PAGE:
I see the question asked a lot. Should I get a UV filter to prevent my (expensive) lens from being damaged should something bad happen? Or “the salesperson told me I’d get better photos if I used a UV filter.”
In a nutshell my answers are no and wrong. The thinking that a $25, $50 or $150 piece of glass in front of a $1,000 lens is going to somehow protect the lens element from harm seems a bit absurd except in a very few scenarios which I’ll address in a moment. Moreover, to assume that a thousand dollar lens’ image quality will be improved by a filter is unlikely.
Here are some of the arguments for NOT using a filter (clear, UV or any other for that matter).
- A filter creates another surface that may cause additional flare, glare or reflection.
- For all but the most perfectly polished and coated filters, optical degradation is certain with a filter.
- Filters can introduce color casts and vignetting.
- Putting a thinner shatterable piece of glass in front of a lens provides a source of sharp shards with which to to scratch the front lens element.
- Those who leave a filter on all the time often find their protection becomes unremovable preventing them from using a more useful filter like a polarizer or neutral density filter.
But… That Filter Might Save My Bacon!
Think about it. In what scenario will a filter protect the lens? A blow by a golf ball, baseball or softball? Nah, a direct blow will shatter the filter and drive shards of glass into the front element. A drop onto the floor, lens first? Maybe. The filter holder may provide a little extra protection to the lens barrel, but again, when the glass filter shatters you’ve got shards of sharp up against your expensive glass. What about a fall onto a rock? Yep, a filter might help a little, but a lens hood would help a lot more – as would a lens cap.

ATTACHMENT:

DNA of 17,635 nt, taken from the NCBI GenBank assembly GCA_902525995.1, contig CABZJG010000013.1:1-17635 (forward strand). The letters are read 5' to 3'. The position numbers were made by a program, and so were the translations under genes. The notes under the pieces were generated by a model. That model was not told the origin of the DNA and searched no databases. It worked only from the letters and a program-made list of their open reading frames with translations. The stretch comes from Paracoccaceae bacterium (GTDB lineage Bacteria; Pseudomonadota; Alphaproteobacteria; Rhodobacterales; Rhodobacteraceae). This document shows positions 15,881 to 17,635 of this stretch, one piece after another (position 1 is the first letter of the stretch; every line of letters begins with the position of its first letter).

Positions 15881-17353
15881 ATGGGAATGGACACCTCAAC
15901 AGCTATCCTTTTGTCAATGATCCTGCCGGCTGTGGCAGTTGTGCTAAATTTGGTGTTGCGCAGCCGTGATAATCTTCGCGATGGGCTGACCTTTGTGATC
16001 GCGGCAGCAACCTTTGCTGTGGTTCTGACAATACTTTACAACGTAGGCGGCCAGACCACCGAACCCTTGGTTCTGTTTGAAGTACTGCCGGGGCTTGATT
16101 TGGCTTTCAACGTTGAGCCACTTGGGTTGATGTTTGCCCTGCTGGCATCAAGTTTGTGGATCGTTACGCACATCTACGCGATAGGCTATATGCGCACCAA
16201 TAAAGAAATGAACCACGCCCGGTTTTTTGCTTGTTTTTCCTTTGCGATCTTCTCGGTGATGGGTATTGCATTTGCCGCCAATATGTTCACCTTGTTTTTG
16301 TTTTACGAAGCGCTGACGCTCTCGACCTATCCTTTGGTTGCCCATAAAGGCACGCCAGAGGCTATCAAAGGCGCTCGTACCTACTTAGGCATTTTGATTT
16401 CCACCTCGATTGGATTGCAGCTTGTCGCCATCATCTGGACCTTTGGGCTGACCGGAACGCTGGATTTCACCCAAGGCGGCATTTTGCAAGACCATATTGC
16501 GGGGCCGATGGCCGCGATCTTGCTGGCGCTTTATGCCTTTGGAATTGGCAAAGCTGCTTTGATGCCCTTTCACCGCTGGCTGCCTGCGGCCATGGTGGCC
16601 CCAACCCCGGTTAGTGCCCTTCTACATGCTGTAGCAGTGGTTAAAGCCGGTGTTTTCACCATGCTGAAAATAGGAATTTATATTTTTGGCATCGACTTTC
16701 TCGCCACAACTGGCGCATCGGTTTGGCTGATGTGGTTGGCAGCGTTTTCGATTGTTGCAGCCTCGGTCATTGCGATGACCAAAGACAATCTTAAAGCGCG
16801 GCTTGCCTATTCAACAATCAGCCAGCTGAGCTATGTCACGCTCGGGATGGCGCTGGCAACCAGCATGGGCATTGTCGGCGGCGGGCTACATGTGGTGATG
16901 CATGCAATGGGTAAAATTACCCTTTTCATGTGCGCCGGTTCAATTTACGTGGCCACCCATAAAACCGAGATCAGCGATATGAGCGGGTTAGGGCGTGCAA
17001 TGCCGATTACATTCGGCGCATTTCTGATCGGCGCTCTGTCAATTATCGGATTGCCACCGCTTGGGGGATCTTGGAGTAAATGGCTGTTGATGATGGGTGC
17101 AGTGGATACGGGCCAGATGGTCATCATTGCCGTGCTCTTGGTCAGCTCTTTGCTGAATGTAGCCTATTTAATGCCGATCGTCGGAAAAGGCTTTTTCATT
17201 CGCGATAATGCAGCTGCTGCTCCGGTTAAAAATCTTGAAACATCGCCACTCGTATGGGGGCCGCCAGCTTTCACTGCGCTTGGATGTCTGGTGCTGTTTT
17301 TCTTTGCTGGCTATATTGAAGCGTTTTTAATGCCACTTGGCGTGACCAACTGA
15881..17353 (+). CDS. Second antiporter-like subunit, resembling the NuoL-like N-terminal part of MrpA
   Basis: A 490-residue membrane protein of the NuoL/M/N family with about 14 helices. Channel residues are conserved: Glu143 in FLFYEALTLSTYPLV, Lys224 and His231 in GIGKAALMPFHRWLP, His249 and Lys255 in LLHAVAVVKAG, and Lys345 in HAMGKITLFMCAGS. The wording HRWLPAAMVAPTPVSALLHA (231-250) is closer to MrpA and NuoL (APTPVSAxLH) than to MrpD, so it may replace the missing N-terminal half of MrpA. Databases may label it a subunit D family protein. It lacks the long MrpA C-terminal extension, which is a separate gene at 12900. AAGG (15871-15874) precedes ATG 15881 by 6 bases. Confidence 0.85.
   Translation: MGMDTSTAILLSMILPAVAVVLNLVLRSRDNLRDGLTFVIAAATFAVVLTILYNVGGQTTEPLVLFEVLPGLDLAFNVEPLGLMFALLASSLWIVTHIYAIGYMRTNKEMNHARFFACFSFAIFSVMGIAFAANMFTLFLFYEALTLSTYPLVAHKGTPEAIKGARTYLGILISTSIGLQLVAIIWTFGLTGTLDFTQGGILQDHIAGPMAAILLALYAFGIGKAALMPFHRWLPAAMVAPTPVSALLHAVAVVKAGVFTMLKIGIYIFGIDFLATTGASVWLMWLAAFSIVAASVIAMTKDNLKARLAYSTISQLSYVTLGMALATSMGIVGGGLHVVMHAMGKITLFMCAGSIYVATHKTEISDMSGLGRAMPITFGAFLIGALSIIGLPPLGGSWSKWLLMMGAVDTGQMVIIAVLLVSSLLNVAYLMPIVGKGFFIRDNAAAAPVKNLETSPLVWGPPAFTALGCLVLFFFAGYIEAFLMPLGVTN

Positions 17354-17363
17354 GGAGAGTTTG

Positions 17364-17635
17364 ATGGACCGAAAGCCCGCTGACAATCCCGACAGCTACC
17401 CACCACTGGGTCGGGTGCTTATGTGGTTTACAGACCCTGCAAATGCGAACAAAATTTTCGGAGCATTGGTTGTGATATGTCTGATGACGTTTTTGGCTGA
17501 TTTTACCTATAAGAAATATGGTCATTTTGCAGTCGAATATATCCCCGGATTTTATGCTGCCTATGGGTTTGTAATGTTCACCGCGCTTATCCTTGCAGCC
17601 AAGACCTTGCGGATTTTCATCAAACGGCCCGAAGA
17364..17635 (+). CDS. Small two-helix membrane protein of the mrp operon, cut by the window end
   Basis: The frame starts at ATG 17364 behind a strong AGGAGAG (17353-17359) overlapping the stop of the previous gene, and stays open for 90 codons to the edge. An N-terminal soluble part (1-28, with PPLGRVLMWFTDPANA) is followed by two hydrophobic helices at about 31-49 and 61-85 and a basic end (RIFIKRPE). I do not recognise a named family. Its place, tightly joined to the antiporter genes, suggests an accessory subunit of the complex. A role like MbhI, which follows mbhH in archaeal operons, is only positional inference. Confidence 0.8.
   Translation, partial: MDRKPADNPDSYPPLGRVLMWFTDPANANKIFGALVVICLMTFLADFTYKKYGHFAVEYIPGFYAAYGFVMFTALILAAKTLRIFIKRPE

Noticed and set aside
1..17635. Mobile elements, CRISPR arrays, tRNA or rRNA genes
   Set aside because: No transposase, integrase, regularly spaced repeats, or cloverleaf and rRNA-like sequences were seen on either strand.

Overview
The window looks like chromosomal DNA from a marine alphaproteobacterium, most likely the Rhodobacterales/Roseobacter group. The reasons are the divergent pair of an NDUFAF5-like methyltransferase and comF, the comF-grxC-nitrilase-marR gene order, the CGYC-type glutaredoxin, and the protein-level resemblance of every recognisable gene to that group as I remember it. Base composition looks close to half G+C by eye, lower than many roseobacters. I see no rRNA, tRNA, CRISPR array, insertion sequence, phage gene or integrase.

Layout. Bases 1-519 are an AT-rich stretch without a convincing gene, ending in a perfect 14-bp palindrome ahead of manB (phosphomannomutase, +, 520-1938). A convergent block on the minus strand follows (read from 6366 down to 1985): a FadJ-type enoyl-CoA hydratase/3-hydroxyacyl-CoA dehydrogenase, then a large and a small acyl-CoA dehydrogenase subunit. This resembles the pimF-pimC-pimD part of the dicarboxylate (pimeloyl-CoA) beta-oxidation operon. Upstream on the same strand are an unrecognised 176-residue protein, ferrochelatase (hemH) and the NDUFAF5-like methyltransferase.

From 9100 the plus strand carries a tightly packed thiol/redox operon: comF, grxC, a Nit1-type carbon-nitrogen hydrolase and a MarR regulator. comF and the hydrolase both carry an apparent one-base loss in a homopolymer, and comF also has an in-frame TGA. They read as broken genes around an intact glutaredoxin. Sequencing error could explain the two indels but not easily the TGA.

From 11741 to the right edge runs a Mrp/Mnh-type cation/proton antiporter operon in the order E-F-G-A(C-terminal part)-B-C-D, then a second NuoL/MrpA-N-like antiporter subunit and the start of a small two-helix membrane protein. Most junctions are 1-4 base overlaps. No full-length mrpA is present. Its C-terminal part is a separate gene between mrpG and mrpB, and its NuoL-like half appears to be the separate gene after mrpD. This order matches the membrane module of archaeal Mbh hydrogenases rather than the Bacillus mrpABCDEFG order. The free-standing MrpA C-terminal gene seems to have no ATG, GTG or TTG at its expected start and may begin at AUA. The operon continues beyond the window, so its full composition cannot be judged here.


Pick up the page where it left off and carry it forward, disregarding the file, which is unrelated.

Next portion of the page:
Block UV rays
What about the argument that a UV filter will “block UV rays” and improve the contrast and exposure? That is part true – if you’re shooting film. DSLRs are far less sensitive to UV light than film and that filter is more likely to become a source of glare, flare, internal reflection and vignetting. That UV filter is also yet another expense and item to carry around.
When Does it Make Sense to use a UV/Clear Filter?
If you have burning metal or corrosive substances flying at your camera, I would certainly prefer that they strike a cheap(ish) piece of replaceable glass rather than my expensive lens. Also, some lenses are only well sealed against rain and dust if you put a filter on them. So an excessively wet, dusty or sandy environment might be a good candidate for filter use.
What Do I Do to Protect My Lens?
Aside from being careful, I would argue that using a lens hood is an almost ideal solution. A lens hood helps keep things away from the front element and it also serves the important additional photographically USEFUL function of keeping off-axis light out of your shot. Off-axis light can cause significant glare and flare and attendant loss of contrast. Even the best filters are little or no help with off-axis light.
My personal policy is also to “cap the lens” whenever I am not shooting and definitely before I move anywhere. The cap stays accessible in my back pocket and it goes on the camera before I move it. Much like my seatbelt is always fastened before I start the car.